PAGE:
Below and after the jump, reactions from readers in and around China to some reports (here, here, and here) about foreigners who can't get teaching visas to China renewed, and therefore must leave the country, because they have reached age 60. To boil down the themes that recur in messages I've received:
1) Circumstances naturally vary place to place and institution to institution. Some people say they're having no trouble staying on, at whatever age; others, that a crackdown really does seem to be under way.
2) Lots of other countries have mandatory retirement ages of 55, 60, 62, etc; and if visas there are tied to jobs, foreigners sometimes have to leave.
3) Historically Chinese institutions have used age brackets, or other "categorical" exclusions, as an excuse to move out people they wanted to expel for other reasons.
4) What seems to be an age-related crackdown might actually be aimed at people who have been in China for a long time -- a related but different objective.
Details and testimony below. What this all amounts to I can't be sure, but FWIW many people have reported hearing of a new emphasis on enforcing the letter of often-ignored laws about visas.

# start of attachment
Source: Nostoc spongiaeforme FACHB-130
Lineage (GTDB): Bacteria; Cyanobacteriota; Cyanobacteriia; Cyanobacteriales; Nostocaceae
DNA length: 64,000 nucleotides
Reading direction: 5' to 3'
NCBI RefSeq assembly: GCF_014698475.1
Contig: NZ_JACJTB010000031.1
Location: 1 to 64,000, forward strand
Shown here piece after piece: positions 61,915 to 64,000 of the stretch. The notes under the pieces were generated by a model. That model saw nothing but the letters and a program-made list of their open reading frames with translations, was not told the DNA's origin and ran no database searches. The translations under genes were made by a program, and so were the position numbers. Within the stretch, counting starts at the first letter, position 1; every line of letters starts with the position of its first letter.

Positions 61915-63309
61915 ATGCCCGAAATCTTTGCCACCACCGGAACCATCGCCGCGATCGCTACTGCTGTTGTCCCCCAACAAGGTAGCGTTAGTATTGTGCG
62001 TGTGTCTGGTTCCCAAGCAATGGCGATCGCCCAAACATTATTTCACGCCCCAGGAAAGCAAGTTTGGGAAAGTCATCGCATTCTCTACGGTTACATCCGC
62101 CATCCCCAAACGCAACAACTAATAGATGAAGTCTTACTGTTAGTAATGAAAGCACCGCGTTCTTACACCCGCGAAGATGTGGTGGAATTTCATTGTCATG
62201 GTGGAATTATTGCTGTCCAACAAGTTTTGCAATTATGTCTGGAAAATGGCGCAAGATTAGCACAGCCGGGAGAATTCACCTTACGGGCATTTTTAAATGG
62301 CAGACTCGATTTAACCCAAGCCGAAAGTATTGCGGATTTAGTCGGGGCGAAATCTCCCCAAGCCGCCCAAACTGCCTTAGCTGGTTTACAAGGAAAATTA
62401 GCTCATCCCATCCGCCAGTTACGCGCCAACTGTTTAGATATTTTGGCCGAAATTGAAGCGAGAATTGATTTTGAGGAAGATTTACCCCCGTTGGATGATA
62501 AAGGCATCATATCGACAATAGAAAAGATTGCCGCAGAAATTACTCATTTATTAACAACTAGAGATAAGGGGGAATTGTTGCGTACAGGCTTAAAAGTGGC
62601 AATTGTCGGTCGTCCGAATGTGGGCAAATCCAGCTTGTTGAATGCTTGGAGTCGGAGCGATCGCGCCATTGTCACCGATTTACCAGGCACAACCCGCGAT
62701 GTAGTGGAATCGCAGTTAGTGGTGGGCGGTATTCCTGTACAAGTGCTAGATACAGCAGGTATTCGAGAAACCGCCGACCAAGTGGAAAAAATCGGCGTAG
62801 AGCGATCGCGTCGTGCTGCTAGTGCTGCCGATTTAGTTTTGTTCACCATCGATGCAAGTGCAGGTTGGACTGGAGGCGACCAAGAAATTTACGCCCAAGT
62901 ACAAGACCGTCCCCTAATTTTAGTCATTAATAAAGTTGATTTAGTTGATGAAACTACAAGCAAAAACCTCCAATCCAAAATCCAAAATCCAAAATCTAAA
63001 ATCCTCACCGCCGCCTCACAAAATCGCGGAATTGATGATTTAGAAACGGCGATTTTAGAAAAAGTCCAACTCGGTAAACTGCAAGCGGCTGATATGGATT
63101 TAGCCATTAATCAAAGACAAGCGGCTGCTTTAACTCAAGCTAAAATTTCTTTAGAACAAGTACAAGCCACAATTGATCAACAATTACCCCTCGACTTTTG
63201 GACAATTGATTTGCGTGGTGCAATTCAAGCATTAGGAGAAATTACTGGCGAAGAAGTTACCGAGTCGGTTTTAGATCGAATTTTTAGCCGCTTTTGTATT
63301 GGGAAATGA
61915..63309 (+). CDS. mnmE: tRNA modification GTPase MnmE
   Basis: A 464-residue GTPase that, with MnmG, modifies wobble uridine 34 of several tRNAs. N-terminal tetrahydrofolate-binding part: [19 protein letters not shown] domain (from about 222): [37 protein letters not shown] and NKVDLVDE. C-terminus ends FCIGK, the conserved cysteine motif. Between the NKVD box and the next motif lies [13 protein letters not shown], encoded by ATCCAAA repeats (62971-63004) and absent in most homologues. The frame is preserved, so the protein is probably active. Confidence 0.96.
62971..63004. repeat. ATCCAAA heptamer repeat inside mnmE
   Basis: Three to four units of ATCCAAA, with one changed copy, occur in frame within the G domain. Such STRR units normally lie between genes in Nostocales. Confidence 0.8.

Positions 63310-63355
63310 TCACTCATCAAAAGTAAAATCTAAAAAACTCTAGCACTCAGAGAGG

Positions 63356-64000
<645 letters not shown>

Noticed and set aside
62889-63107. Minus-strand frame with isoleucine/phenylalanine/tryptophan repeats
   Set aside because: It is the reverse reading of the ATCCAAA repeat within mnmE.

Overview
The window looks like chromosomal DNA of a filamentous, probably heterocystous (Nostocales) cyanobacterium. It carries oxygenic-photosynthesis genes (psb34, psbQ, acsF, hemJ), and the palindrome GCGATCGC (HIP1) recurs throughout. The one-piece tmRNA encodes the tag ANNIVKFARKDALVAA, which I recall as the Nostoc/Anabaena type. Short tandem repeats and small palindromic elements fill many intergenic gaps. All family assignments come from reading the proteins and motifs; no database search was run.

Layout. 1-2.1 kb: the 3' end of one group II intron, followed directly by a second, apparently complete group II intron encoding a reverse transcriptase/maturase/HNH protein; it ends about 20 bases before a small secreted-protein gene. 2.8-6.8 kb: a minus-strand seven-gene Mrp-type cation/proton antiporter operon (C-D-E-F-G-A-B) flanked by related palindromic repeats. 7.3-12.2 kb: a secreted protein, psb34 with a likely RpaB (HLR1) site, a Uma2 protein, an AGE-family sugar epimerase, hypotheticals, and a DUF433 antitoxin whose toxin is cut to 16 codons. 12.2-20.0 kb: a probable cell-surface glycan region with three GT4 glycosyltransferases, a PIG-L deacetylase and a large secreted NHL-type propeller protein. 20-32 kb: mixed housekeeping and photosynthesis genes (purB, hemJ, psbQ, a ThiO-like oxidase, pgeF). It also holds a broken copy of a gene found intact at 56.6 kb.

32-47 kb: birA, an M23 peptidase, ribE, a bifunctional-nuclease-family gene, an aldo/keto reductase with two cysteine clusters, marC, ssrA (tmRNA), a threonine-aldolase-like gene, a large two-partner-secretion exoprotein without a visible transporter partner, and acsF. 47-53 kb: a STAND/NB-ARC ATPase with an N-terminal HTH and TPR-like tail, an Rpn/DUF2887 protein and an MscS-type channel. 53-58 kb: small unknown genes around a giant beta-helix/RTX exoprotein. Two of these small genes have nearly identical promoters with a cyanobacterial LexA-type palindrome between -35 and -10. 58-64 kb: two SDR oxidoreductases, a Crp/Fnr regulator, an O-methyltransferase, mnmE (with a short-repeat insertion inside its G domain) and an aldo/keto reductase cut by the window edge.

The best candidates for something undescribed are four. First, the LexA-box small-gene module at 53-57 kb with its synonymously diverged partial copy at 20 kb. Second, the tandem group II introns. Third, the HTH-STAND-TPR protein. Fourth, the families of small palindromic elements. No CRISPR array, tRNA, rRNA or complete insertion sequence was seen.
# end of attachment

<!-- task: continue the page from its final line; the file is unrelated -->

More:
-- About the bottom-line practicality of many institutions, a reader in Vietnam writes:
"We taught for three and half years on a series of extended student visas in China."We were also paid in cash once a month."There is always a work around in the PRC if there is sufficient guanxi." ["Connections" -- for more, see here.]
-- More on exceptions and practical reasons for the policy; a reader in China writes:
"I am not an English teacher in China, though I have lived here for 11 years and have known several. As everything else goes here, there are exceptions to the sixty rule. I know a man who is 65+ and teaching in Shandong. He has been in China for longer than I have been here, and I assume that he will be here a lot longer too. I cannot imagine that he is the only one.
"My understanding is that much of this depends (surprise! surprise!) on who know, how well you know them, and how much your university is willing to fight for you to stay. Also, being good at your job and being high profile is not necessarily the best thing to be if you want to continue on past sixty. That sort of 'success' draws attention....